What were the challenges (literary, research, psychological, and logistical) in bringing the series to life?

The hardest part was letting the characters develop and change, without developing and changing so much that I started to lose the readers I'd attracted in the first place. The story of Cirque Du Freak spans almost 30 years. Darren only ages physically by 4 or 5 years during that time (because he's a vampire), but obviously mentally he undergoes many more changes. I wanted to show this change, but not have him age so much that children could no longer identify with him. It was a delicate juggling act which I think I just about pulled off!

You followed up this success by launching The Demonata series (Little Brown, 2005-). Could you describe these books?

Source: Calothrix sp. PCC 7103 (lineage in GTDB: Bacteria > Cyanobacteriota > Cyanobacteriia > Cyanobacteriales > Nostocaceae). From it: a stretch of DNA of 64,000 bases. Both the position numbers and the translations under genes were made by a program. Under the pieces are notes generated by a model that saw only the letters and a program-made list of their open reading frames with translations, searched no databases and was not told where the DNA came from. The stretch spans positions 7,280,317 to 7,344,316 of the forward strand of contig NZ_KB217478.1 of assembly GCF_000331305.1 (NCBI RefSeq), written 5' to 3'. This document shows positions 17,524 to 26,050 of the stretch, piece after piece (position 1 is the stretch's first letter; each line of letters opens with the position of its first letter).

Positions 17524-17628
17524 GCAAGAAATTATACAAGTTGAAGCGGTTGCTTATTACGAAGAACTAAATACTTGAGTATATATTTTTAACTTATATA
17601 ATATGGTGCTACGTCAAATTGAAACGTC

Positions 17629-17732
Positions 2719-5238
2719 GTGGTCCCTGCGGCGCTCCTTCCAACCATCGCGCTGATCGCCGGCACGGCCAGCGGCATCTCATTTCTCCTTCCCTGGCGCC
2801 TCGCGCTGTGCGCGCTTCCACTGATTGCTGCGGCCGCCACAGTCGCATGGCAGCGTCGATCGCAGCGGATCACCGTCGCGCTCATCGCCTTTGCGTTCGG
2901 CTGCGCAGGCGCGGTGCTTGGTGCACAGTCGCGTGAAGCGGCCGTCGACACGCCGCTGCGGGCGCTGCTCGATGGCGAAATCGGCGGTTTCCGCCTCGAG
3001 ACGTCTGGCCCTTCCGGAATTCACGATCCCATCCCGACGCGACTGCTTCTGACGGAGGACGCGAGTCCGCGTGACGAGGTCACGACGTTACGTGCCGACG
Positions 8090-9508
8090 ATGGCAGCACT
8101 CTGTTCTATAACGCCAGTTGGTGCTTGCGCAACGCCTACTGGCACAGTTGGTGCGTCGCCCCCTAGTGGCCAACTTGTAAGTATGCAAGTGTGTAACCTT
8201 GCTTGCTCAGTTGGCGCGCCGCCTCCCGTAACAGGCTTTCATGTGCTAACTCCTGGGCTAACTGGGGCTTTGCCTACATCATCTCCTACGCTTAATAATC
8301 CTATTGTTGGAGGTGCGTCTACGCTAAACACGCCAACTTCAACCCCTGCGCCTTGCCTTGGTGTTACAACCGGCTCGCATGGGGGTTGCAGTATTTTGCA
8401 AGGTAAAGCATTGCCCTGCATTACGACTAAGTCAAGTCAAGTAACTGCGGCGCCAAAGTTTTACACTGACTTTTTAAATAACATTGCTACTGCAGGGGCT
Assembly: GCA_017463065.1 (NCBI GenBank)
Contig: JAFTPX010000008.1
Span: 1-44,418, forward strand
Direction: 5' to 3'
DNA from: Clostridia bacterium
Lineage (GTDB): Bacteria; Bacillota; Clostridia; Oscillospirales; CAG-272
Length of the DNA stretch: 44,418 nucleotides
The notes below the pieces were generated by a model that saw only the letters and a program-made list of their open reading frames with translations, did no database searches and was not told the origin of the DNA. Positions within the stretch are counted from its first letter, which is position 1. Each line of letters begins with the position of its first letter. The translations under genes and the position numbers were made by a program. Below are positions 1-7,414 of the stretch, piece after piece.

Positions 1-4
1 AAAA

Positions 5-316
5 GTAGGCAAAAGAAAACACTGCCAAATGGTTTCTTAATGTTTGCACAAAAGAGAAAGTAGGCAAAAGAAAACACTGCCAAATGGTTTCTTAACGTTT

"The Demonata" is a 10 book series about demons. It's very different than Cirque Du Freak in that there are three narrators, living in different time periods, who take it in turn to tell part of the overall story.

The first half of the series consists of stand-alone story arcs, and the characters and stories don't seem to be particularly connected. But everything comes together at the midway point (books 5 and 6) and the story power straight ahead from there. It was risky, writing a series that for a long time seems to be just a collection of randomly connected story ideas and characters, but I hoped my fans would trust me to pull everything together and create order out of chaos, and luckily most of them have! The books are somewhat bloodier than my vampire books, and I would describe this as a horror series, but the focus of family and friendship remains the same.

In terms of your writing process, did you go about framing this series any differently than the first one? If so, how?